The applicant is proposing a 39-story tower with ~14,000 square feet of restaurant on the ground level. Those are unchanged specs from last year. Above that, the first 8 floors will be dedicated for parking, with the remaining floors being dedicated to about 350 residential units.
Even with the Lakeside Apartments to the south, the structured parking garage will allow clear lake views for most of the residential units above.
The project is proposing Great Streets standards along Trinity St., and to build a hike and bike trail to connect to the existing Lady Bird Lake Trail.
While we know what is being proposed, it still remains to be seen if it will come to fruition in the end. The applicant is trying to nail down the base floor-to-area ratio (FAR) provided by the zoning, and navigate restrictions within the Waterfront Overlay “North Shore Central” district and will have to wait for the city, which could take some time if history serves as a guide.
The ball is rolling on this site. The demolition permit was issued to scrape the dilapidated metal structure for whatever lands there. We are excited to see more.
***Below, DAB has mocked up a building envelope showing [extremely crudely!] how a 39 story building could fit onto the site, and how it would add to downtown Austin skyline.
I see this quirky little machine every time I walk in Whole Foods HQ downtown to get a healthy helping of freshly made vegetable juice. But I’m usually in too much of a hurry to pay much attention to it. I kinda always knew what it was, just never *really* looked at it. However, I had a few seconds the other day and I FINALLY took a closer look and was just as charmed as I always thought I would be!
It’s a vending machine for reasonably priced art ($5!)! Yay!
According to their website:
The inspiration for Art-o-mat® came to artist Clark Whittington while observing a friend who had a Pavlovian reaction to the crinkle of cellophane. When the friend heard someone opening a snack, he had the uncontrollable urge to have one too.
In June 1997, Clark was set to have a solo art show at a local cafe, Penny Universitie in Winston-Salem, N.C. He used a recently-banned cigarette machine to create the first Art-o-mat®. It was installed along with 12 of his paintings. The machine sold Clark’s black & white photographs mounted on blocks for $1.00 each.
The show was scheduled to be dismantled in July 1997. However, owner Cynthia Giles loved the machine and asked that it stay permanently. At that point, it was clear that involvement of other artists was needed if the project was going to continue. Cynthia introduced Clark to a handful of other local artists and the group Artists in Cellophane (AIC) was formed.
These little machines are all over the nation, with four locations in Austin (they are currently in Whole Foods Global HQ on Lamar, Whole Foods @ Arbor Trails, Whole Foods in Bee Cave, and the Mercury store in the 2nd Street District – Whole Foods @ The Domain is in the works). I LOVE this concept because I think these little pieces of art make great gifts, and are a way better way to spend $5 than on a coke and a couple of candy bars or useless pieces of junk that you may get from other vending machines.
I was so intrigued that I just had to find out more. So, I got in touch with the owner of the concept, Clark Whittington. First off, he had only positive things to say about Austin, which is not surprising in the least. He says that Mercury was the first venue in Austin and they’ve been there about 6 years or so – he says that Mercury has been great to work with. Whole Foods then contacted him and has since taken the concept under their wing, which he says has taken the concept to a whole new level.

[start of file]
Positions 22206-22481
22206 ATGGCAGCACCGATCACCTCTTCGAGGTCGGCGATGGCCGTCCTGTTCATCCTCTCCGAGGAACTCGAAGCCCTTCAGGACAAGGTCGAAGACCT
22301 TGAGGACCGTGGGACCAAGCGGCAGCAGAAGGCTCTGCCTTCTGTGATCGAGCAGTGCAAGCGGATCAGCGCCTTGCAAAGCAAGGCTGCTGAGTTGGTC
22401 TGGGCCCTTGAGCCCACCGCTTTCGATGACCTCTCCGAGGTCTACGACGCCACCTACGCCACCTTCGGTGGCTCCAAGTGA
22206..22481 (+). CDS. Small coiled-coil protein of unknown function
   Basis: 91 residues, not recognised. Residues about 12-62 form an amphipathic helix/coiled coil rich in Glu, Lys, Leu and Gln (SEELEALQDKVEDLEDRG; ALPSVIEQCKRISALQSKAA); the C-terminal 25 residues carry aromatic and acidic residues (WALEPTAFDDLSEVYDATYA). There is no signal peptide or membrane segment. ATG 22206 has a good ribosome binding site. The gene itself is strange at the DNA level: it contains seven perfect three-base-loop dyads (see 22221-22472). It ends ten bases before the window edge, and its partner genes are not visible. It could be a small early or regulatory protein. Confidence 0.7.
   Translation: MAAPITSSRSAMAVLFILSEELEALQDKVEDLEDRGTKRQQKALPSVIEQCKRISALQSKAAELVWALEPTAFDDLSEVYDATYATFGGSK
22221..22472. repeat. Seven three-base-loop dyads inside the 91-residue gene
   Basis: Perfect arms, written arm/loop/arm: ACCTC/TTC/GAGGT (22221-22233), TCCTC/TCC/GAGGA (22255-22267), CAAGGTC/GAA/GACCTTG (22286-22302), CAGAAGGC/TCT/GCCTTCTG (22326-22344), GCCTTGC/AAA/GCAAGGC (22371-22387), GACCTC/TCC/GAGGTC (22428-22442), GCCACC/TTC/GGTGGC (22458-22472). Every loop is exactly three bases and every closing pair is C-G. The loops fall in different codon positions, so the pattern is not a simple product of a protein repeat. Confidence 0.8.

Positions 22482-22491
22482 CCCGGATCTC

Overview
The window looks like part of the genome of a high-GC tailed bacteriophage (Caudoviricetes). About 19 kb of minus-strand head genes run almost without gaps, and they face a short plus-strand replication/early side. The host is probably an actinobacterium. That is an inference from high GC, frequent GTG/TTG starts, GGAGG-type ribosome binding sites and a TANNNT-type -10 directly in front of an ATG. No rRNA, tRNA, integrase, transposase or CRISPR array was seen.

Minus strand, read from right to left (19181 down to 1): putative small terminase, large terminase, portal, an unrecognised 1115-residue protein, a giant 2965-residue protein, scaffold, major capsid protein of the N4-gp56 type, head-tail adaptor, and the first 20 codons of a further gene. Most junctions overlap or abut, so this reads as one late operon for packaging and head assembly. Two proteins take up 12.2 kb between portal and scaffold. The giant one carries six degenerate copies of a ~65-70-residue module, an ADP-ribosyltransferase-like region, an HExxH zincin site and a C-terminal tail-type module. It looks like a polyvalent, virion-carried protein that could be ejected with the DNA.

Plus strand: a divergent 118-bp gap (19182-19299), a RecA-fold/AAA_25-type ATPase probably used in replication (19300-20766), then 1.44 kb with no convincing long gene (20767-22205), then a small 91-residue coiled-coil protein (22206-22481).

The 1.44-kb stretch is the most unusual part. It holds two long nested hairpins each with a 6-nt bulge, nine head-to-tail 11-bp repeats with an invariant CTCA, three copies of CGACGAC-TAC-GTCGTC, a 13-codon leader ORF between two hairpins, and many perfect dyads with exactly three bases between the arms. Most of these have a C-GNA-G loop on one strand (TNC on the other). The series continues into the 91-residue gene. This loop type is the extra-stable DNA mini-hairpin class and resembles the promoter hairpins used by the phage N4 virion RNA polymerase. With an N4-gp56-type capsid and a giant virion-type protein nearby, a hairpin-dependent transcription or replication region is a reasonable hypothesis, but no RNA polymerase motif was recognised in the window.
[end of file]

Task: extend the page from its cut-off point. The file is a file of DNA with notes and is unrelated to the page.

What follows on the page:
He also told me that, even though the machines are throughout the US, there are several Austin-based artists who have work in the Art-o-mats. Here’s the list of current Austin-based artists:
Clark says that the real mission of the project is to promote artists. They have about 120 machines and about 300 or so participating artists. He describes the concept as the balance of art versus commerce.
I asked him how the concept has grown over the years. How it had started from one machine in a coffee shop in Winston-Salem to 120 machines across the nation. Here’s what he said:
I don’t really contact people because when I do I get treated like I’m selling vinyl siding, so I wait until I hear from people and then go from there. We’re an art project – it’s not the best business model. It’s really weird how art centers and museums – if I pitch someone – they just start crunching numbers. Lots of times, businesses like Whole Foods and Mercury understand that there’s more too it than every little nickel and dime. Art-o-mat is not pretentious – we are reaching out to everyone, everyone is invited to participate.
I just want to share this with the world – with people that do get it. The last thing I’d want to do is expand in a way that doesn’t mesh with what we’re doing. We have to be calculated and relaxed with how we do things. Artists and hosts have to find us on their own.
Logistically, every machine is owned by the studio – not only to control the quality of inventory – but because, at the end of the day, this represents Clark’s livelihood. There are a few collectors that own their machine, but most are on a lease. Then the host buys art from Art-o-mat on invoice, as needed. Clark works with artists to curate and distribute the art for the machines.
Clark says they are in need of artists, especially Texas artists. If you, or someone you know, has an interest in either hosting a machine or providing art for the machine – you can visit Art-o-mat’s contact page on their website. He seems to be pretty responsive. Want to see some amazing samples of the type of art work in the machines? Visit their Flickr page.